Born in Yorkshire, Philip Temple arrived in New Zealand at the age of 18, becoming an explorer, mountaineer and outdoor educator. With Heinrich Harrer, of Seven Years in Tibet fame, he made the first ascent of the Carstensz Pyramide in West Papua, one of the seven summits of the seven continents, and later sailed to sub-Antarctic Heard Island with the legendary H.W. ‘Bill’ Tilman to make the first ascent of Big Ben. His first books reflect this adventurous career, and The World At Their Feet won a Wattie Award in 1970. After a period as features editor for the New Zealand Listener, Philip became a full time professional author in 1972.
In the fiction field, his ten novels include the best-selling Beak of the Moon, an anthropomorphic exploration of the mountain world seen through the eyes of the mountain parrot, kea. Temple’s non-fiction range is wide, from books about exploration and the outdoors to New Zealand history and electoral reform (MMP). His book about the Wakefield family and the early British settlement of New Zealand, A Sort of Conscience, was NZ Biography of the Year in 2003, and won the Ernest Scott History Prize from the University of Melbourne. Temple has also penned award-winning children’s books, in collaboration with wildlife artist Chris Gaskin.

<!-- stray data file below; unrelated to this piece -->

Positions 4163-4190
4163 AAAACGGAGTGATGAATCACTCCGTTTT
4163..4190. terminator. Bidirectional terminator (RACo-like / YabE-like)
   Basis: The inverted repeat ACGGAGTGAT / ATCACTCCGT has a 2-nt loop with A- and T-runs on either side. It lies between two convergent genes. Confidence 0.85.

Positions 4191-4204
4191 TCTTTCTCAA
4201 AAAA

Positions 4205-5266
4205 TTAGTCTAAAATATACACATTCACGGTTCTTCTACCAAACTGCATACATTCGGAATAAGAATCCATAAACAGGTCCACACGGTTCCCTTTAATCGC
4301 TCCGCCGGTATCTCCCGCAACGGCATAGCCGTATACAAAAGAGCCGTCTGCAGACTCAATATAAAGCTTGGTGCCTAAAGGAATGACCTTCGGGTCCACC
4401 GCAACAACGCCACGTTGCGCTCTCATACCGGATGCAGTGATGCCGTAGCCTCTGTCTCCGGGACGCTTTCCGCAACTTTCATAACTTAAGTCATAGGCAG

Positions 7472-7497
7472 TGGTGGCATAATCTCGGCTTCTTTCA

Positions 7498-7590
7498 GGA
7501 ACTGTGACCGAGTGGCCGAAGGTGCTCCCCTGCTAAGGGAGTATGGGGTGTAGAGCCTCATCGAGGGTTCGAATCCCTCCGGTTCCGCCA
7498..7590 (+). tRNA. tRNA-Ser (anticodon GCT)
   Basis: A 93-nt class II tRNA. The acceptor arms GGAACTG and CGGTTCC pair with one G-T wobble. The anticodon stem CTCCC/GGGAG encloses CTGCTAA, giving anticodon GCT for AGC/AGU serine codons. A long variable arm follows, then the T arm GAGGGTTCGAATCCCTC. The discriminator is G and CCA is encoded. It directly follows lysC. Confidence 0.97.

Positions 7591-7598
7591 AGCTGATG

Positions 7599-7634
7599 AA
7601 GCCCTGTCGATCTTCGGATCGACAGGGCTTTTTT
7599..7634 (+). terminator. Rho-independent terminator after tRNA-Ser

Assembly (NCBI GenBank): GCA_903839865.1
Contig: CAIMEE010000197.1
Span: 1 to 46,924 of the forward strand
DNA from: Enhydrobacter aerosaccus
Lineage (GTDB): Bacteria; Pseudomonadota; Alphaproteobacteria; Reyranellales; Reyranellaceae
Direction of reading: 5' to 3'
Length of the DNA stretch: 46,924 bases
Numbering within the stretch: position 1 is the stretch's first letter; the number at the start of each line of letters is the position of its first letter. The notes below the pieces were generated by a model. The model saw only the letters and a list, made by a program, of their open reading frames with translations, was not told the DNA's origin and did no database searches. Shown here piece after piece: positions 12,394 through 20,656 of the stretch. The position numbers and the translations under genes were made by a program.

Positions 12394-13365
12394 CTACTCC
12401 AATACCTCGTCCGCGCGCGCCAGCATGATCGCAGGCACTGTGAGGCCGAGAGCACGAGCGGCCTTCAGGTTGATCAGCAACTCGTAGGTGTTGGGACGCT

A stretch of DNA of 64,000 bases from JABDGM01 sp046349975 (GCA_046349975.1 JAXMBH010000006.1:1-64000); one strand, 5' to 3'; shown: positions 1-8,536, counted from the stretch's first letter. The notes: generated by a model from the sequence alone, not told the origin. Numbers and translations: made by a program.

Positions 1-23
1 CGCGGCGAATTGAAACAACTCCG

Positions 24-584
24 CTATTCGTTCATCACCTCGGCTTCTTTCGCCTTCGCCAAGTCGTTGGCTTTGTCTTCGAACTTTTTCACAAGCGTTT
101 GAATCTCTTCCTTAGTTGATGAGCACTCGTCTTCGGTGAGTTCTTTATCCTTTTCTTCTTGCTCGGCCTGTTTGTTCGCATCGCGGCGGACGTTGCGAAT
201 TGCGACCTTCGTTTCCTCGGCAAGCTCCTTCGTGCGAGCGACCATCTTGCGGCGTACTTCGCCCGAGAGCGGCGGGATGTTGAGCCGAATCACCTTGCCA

Over the years, Temple has been awarded several fellowships, including the Katherine Mansfield Menton Fellowship (1979), the Robert Burns Fellowship (1980), the 1996 NZ National Library Fellowship, a Berliner Künstlerprogramm stipendium in 1987 and the 2003 Creative New Zealand Berlin Writers Residency. In 2005, he was invested as an Officer of the New Zealand Order of Merit (ONZM) for Services to Literature and given a Prime Minister’s Award for Literary Achievement. Following examination of his work, Philip was granted the higher degree of Doctor of Literature (LittD) by the University of Otago in 2007.